## Thursday, June 19, 2014 ... /////

### Feynman was right: easily explainable theories can't be worth physics Nobel prize

Out of many quotes by Richard Feynman, Tommaso Dorigo picked a 1965 statement printed in the July 22nd 1985 issue of People Magazine:

Hell, if I could explain it to the average person, it wouldn't have been worth the Nobel prize.
Dorigo himself adds: "I sure cannot disagree more with Dick than on the above sentence!" It is not quite clear to me whether Dorigo "only" disagrees with the general idea that Feynman wanted to convey or whether he even disagrees with the statement that Quantum Electrodynamics cannot be explained to the average person. I am eagerly waiting for Dorigo's textbook explaining QED to the average person! One can't even explain the actual general postulates of quantum mechanics to an average physics PhD – there is a whole "discipline" in the Academia that says that it's perfectly OK not to understand them and to replace the proper knowledge of the universal postulates by a comparative-literature-department-inspired discussion blog – so be sure that the task I assigned to him is much harder.

Maybe I should have used a skyscraper instead?

Well, your humble correspondent does agree with Feynman. At least for several centuries, cutting-edge physics – especially theoretical physics – has been built on top of a tall pyramid of insights that depend on other insights. The newest developments, including the breakthroughs, may transform several floors at the top, perhaps many floors. But they just can't overthrow the pyramid so entirely that you wouldn't need at least a couple of floors at the bottom.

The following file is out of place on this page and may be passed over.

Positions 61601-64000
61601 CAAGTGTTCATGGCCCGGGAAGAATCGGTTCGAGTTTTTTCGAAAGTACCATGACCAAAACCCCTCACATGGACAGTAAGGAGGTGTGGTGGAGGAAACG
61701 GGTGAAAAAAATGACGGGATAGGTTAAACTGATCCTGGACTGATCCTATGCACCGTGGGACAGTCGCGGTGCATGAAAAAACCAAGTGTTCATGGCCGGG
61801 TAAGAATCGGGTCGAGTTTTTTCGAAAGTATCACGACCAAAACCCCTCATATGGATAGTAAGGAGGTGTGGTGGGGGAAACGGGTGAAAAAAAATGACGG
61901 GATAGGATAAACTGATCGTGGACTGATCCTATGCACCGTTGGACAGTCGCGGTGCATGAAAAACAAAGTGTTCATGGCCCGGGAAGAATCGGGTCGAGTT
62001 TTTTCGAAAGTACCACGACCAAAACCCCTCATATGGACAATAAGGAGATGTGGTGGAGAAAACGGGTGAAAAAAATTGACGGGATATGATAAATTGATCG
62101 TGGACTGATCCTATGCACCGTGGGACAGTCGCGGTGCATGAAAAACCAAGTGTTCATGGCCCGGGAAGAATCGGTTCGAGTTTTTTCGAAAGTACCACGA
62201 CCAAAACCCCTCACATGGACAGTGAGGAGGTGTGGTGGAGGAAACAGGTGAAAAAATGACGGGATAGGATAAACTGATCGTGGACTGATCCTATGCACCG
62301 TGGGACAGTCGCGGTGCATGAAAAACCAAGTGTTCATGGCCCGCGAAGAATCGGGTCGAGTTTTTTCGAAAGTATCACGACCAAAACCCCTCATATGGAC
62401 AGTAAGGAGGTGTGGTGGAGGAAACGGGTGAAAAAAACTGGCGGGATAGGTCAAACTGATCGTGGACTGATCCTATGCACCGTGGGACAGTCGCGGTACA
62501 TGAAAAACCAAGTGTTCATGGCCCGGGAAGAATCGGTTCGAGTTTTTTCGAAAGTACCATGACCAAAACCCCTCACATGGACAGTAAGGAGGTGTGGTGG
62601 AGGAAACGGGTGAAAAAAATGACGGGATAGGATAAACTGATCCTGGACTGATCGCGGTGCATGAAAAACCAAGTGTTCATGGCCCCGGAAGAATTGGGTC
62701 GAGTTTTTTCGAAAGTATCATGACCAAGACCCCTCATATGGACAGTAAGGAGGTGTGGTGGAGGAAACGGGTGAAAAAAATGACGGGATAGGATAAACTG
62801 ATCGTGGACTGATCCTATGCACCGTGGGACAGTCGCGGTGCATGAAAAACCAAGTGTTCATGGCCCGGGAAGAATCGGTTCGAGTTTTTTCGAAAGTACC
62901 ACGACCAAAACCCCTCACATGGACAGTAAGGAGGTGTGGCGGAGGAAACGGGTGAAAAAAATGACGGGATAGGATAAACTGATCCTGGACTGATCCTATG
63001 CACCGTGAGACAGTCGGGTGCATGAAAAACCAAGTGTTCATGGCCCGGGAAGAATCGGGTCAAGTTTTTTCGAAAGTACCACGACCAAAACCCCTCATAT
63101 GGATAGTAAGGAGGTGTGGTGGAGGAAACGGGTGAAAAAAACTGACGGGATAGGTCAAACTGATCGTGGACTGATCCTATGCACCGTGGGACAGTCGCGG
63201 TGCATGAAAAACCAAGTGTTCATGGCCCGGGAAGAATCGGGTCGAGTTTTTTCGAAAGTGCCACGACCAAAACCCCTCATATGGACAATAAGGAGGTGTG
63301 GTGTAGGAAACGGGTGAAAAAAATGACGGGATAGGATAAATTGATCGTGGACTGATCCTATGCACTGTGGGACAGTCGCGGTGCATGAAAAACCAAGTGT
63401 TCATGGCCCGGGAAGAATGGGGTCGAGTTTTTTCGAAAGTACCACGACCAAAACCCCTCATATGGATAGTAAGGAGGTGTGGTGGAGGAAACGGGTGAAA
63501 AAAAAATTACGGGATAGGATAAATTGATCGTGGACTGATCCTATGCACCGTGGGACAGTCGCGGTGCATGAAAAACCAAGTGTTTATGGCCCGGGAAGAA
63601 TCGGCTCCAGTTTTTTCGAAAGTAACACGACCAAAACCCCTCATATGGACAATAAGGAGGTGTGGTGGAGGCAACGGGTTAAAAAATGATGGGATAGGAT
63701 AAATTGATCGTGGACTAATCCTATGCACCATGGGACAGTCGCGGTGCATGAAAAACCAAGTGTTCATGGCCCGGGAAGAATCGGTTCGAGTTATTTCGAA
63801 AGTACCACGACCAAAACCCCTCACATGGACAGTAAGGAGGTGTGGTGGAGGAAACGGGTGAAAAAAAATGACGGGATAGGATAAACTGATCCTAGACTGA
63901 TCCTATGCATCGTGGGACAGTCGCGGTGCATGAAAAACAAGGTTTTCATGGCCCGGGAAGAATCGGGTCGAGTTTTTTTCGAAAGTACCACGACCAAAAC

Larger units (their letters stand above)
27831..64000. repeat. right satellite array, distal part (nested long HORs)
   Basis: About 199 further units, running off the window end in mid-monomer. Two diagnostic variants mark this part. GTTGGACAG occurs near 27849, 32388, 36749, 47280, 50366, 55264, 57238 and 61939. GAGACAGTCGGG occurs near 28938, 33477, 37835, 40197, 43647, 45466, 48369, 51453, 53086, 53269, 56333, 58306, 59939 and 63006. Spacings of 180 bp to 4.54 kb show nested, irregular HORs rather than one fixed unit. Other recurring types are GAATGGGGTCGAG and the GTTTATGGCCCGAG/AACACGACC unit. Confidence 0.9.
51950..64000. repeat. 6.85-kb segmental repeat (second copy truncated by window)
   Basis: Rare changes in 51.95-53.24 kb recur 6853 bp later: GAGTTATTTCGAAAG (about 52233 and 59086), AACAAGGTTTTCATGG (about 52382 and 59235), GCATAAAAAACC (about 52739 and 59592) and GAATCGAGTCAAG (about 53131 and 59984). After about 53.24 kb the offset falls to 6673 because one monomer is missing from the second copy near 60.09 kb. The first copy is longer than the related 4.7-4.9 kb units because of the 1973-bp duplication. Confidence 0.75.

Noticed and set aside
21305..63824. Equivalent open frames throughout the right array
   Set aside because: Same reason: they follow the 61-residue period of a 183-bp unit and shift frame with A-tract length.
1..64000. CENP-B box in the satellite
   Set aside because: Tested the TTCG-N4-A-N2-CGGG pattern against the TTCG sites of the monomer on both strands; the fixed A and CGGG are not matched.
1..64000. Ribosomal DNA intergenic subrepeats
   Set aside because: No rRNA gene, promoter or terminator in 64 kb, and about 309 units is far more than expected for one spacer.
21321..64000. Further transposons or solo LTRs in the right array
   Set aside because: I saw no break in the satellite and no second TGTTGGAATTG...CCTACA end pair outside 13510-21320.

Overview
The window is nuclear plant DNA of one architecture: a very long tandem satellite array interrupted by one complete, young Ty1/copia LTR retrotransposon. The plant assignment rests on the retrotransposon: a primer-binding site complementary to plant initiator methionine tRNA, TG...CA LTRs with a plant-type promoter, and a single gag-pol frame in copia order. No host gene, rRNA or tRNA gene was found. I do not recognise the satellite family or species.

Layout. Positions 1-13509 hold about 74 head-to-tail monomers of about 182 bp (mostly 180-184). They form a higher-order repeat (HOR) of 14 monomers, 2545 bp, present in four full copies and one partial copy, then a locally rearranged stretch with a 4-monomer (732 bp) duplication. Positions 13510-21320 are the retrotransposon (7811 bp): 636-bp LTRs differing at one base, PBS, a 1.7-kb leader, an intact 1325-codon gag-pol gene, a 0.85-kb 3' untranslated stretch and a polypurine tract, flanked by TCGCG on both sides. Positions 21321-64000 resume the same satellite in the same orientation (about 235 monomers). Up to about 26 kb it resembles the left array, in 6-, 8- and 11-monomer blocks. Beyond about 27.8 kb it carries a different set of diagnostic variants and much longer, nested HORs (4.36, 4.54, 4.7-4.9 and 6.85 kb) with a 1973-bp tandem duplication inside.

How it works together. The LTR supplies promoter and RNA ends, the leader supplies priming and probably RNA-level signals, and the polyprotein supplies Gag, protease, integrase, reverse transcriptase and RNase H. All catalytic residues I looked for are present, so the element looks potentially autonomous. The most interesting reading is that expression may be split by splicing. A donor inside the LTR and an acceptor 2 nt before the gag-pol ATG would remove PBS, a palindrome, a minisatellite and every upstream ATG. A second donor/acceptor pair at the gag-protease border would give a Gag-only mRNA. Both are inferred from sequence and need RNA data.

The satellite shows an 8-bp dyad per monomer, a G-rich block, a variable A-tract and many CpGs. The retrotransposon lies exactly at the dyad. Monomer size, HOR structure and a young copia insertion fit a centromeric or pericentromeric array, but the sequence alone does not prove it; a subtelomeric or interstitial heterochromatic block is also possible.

The average person is not only unfamiliar with the highest floors of the pyramid that were built recently; she is unfamiliar with many of the floors that are much lower and that almost certainly can't be completely overthrown. (Note that I am politically correct, having chosen a female to represent the people who are ignorant.) So she cannot understand what the newly reconstructed floors were based on and how they change the stability of the whole construct. And even if the pyramid were completely overthrown, the average person is also unfamiliar with the general enough "methodology to build pyramids" so she won't understand why the old pyramid may be replaced by the new one and what it means.

After all, if it were possible for the average persons to understand the newest breakthroughs and why they are important, we would be drowning in huge science discoveries made by the average people, too. For some reason, this scenario isn't materializing, at least not too often. Feynman himself is the "most ordinary men" among those who have made huge discoveries in physics. Needless to say, his being "ordinary" – given his teenage status as a Putnam Fellow etc. etc. – is a kind of a joke, anyway. The importance of a discovery may be measured by "how much and how deeply it changes things", but no discovery may start to build science from scratch.